Photo "N.Y Post Office -- Pneumatic Tube" courtesy of the U.S. Library of Congress

As we study the data across Alpha projects, one consistent post-COVID pattern is that buildings with pneumatics almost always want to get rid of them.

Our first year of Gridium Alpha has seen building retrofit projects of over 10 million square feet. Prior to COVID, I thought of pneumatics as the fax machine of building controls — as much as you try to kill them, they just have a way of just clinging on. Post COVID, I’m not so sure. There are some signs that we might be on the cusp of finally getting 19th century technology out of commercial buildings.

Newcomers to the building industry are often surprised to learn about pneumatics and its digital replacement, Direct Digital Control (DDC). In the age of artificial intelligence, and rocket ships that land themselves, you might be surprised to read that even the biggest tech companies still have buildings where comfort cooling is controlled by… compressed air. That’s right, just like Terry Gilliam’s Brazil, tiny tubes have a constant flow of compressed air, allowing dampers and valves to close without electricity. Upward of 70% of commercial buildings still have pneumatic controls.

Why has this antiquated technology persisted?

First, it’s a pain to change. Because retrofits involve ceilings and ductwork, the retrofit has typically been disruptive to tenants, and often only even considered as part of a tenant improvement (TI). Second, just like that fax machine, it sort of works. Pneumatics aren’t that bad for basic control, are extremely long lived (no motors to burn out) and have wide use, serviceable parts and rich supply chains from other industries. One fascinating part of Kevin Kelly’s 2010 book What Technology Wants is the discussion of how the Amish refuse electric service from the grid, but widely use pneumatics for light industry and even have adapted household appliances like washing machines and blenders to run on pneumatics. They even call pneumatics “Amish Electricity”.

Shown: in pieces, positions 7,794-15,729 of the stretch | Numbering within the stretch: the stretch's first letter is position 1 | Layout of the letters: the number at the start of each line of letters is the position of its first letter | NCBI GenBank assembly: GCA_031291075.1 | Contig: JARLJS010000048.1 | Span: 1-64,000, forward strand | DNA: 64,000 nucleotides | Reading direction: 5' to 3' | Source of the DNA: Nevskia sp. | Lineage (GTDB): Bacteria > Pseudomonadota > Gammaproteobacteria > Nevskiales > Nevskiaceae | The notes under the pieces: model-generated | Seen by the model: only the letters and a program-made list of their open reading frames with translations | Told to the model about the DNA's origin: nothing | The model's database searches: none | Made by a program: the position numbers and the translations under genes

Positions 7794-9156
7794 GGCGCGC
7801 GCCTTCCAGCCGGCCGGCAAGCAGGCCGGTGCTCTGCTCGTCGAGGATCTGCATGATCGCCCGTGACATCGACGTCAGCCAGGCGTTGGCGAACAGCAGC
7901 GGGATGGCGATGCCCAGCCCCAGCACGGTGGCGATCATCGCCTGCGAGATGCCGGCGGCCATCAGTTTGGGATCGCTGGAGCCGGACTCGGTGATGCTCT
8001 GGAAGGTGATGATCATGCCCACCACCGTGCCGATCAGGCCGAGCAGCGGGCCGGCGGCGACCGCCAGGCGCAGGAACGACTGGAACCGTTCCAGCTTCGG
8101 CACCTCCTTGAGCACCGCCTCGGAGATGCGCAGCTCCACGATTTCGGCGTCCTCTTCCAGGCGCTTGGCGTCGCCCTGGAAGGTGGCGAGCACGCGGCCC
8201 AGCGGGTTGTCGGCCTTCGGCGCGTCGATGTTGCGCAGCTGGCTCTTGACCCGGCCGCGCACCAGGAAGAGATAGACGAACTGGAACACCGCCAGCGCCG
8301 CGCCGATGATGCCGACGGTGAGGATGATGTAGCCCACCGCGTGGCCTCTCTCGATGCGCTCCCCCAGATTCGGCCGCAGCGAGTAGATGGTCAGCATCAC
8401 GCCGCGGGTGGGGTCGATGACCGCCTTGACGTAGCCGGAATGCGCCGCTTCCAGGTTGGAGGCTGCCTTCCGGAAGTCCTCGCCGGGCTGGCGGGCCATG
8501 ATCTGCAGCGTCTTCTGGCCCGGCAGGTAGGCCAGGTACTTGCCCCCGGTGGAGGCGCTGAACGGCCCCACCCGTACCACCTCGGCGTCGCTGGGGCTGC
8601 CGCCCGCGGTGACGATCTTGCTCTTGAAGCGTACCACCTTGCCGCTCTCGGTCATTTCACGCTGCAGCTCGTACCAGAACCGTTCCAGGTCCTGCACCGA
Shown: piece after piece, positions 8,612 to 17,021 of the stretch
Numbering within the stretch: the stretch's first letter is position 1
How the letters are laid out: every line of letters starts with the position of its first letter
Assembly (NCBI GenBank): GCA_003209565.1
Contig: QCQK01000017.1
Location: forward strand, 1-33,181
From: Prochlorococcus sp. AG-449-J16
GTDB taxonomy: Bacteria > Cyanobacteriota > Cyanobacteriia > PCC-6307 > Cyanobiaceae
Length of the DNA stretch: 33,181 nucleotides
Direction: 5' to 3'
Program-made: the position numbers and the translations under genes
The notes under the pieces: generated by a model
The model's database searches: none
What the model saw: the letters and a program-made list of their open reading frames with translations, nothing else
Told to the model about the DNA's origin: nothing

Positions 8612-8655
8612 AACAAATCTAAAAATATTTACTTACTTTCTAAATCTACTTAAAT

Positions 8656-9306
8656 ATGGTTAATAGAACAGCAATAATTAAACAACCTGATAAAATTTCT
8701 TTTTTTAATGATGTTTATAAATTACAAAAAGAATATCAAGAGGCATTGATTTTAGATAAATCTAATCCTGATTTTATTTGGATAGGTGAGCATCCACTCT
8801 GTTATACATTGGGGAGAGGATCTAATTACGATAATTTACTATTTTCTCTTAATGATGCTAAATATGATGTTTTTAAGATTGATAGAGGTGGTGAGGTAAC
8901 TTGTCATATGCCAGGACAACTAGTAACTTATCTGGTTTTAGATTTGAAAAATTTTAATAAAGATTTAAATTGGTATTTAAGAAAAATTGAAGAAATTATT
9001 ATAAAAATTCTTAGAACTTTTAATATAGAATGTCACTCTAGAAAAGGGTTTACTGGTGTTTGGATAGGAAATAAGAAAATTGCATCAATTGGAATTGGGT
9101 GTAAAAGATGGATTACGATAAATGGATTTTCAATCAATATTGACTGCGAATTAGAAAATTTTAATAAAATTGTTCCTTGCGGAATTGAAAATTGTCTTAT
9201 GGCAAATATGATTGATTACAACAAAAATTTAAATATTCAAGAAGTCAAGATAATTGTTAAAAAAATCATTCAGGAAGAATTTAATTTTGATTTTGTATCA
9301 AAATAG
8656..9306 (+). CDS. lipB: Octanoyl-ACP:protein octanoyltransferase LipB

A second reason is economics. Even with California’s high electric rates, pneumatic to DDC conversions run in the 8-10 year zone, well past most organizations’ tolerance for energy-only paybacks.

What then with COVID? Why have we noticed a big uptick in asset owners wanting, once and for all, to be done with pneumatics?

Only when the tide goes out do you discover who’s been swimming naked. — Warren Buffett

COVID has revealed much about underlying building energy response as a function of the energy services delivered to tenants. In Gridium’s COVID Factbook, the average commercial building is down 18% post COVID but the standard deviation of that reduction is almost 23%! Pneumatic or partially-pneumatic buildings have a much tougher game post COVID. For example, with hundreds of pneumatic VAVs, a global change in set-point policy, wider dead-bands or unoccupied schedule programming that is punch-key work in a DDC building is just an impossible mountain to climb in a pneumatic building. One frequent pattern we’ve seen this summer is that in sparsely occupied buildings, even a small number of pneumatic zones can start the building on hot weekends, often causing expensive spikes in peak demand charges.